I should have asked them first anyway…

    • #34533
      hayabusa
      Participant

        They’ll definitely challenge you, to show your mettle!  😉

      But seriously, get some rest, take your breaks during, and you should do ifne, if you did well at all, in the labs.

    • #34534
      impelse
      Participant

      how was the exam?

    • #34535
      dynamik
      Participant

      @impelse wrote:

      how was the exam?

      I’d assume it’s still going. It’s a 24-hour exam after all. I’m sure he’ll fill us in ASAP.

    • #34536
      impelse
      Participant

      Everthing is going to be fine.

    • #34537
      caissyd
      Participant

      Thanks guys for your support.

      I am waiting for the official results before posting. I am kind of border line…
      Hopefully, I will get an answer today and regardless of the result, I will be posting my experience soon!

      Stay tune…

    • #34538
      j0rDy
      Participant

      i’m keeping my fingers crossed! cant wait to read about your experience!

    • #34539
      hayabusa
      Participant

      @H1t M0nk3y wrote:

      Thanks guys for your support.

      I am waiting for the official results before posting. I am kind of border line…
      Hopefully, I will get an answer today and regardless of the result, I will be posting my experience soon!

      Stay tune…

      Understood on that.  I KNEW I got past mine, but you always wonder if something eluded you, in the back of your mind.  I can say, for instance, that I achieved the goal on the one machine (without giving any specifics,) but wasn’t sure if my method / reasoning for that one machine was going to suffice for the final, and if it hadn’t, I would’ve fallen just shy of passing.  (It did suffice, though, so I was stoked!)

    • #34540
      caissyd
      Participant

      Ok, I finally got their answer: I failed.

      But, I take it with a smile. I needed 70 points and I got 60. Without saying too much about the exam, each machine is worth a different amount of points and you need to be root/admin/system to earn the max amount of points.

      I got root or admin on 2 boxes and only a shell on a third one. If I would have had admin privileges on the third box, I would have had 70 points total.

      The exam was tough but fair (and also fun actually). I took many little breaks, but I didn’t sleep at all (5 espressos and 3 red bulls keep you awake!) and I didn’t even had time for breakfast! So yes, it was tough…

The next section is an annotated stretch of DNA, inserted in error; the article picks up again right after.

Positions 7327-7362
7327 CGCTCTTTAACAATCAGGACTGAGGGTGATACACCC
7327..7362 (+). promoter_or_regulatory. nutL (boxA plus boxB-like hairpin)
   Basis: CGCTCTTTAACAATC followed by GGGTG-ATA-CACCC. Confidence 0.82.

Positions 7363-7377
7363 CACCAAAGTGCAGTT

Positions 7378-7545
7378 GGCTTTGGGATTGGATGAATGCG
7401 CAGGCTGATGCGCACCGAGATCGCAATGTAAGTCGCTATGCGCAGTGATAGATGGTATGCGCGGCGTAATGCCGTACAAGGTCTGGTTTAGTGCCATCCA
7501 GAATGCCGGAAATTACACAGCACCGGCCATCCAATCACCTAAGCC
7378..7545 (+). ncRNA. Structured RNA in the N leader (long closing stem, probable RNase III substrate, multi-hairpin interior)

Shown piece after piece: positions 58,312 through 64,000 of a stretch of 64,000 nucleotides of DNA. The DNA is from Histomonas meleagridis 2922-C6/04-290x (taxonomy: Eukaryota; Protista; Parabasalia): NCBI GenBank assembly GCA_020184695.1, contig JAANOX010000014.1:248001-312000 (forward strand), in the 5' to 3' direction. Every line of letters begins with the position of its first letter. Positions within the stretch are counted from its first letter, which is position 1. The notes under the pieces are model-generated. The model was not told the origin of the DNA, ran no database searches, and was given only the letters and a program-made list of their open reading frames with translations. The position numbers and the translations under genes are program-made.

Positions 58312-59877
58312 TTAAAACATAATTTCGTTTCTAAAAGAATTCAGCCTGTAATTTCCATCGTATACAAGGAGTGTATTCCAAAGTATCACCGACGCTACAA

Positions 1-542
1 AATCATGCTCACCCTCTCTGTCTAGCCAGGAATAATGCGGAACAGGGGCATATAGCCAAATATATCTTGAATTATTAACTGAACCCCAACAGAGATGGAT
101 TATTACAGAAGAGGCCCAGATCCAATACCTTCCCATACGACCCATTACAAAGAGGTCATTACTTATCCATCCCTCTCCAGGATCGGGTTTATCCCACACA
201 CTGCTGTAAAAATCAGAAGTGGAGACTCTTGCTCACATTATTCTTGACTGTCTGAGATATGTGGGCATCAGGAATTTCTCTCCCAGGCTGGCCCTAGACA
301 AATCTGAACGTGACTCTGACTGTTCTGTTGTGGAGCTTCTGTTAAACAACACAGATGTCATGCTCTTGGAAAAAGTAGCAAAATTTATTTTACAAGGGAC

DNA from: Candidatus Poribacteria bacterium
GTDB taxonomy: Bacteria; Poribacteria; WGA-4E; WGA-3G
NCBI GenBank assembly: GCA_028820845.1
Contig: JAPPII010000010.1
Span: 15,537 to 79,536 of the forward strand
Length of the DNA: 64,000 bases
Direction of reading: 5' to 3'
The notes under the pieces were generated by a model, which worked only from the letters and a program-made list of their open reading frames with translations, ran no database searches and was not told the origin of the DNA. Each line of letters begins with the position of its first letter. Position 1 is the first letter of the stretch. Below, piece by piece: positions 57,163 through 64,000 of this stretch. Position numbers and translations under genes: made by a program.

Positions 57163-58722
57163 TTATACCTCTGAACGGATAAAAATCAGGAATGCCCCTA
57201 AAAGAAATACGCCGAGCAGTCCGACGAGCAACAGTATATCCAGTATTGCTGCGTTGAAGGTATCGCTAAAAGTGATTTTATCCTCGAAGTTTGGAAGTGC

I started studying in IT security exactly a year ago. So I am still pretty happy with what I have learned since then!

      But come one, 2 days before the exam, I was asking on this forum how to achieve privilege escalation!!! In addition, I only hacked my way into 8 machines in the lab… So it is entirely my fault…

      But I enjoyed doing the exam. Call me a masochist, but I truly had fun doing it. Maybe my years in the infantry helped me stay awake all night, but it felt like 7 hours instead of 24. I had a big smile on my face at the end, and here is why:

      I learned many things during this exam. I rooted a box in the first 2 hours and then, I had to work for a full 16 hours before getting a shell on the next one (at exactly 4:40 am). But then, things when much quicker. It is hard to explain, but it is like I said: “now I get it!”. After that, every 20 minutes on so, I was making important discoveries. I new what to do! I changed my way of approaching the exam and things got “easier” for me: I got admin privileges then another shell, then… I ran out of time!  :-

      So my feeling after the exam was changing rapidly:

      1) I first hope they will consider all the exercises I have done and let me pass.

      2) Then I though a bit more. I shouldn’t pass. I don’t deserve it. So if I end up passing, I would act like if I failed: buy more lab time until I feel I know what I am talking about! I wouldn’t feel very happy about the result. I am not doing it for a piece of paper, but to learn and gain experience!

      Then when I learned  today that I have failed, it kind of felt right. In a sense, I am happy they failed me because it gives more credibility to the certification. They don’t give it to anyone. But I was very close to make it. Very close!  So I am not that hopeless… 😉

      Another thing, my VM at home froze at 7:30am. After restarting it, my leo file was corrupted!!!! I lost 30 minutes trying to rebuild it and as a result, I lost many scan results… That pissed me off big time!!! >:(

      Oh and by the way, because I had this technical issue and because I was very close to making it (I guess!), the Offensive Security team gave me a free exam! So kudos to them, they were fair to the others by not letting me go away with the cert but at the same time, they made me feel like I was someone, not just another student…  ;D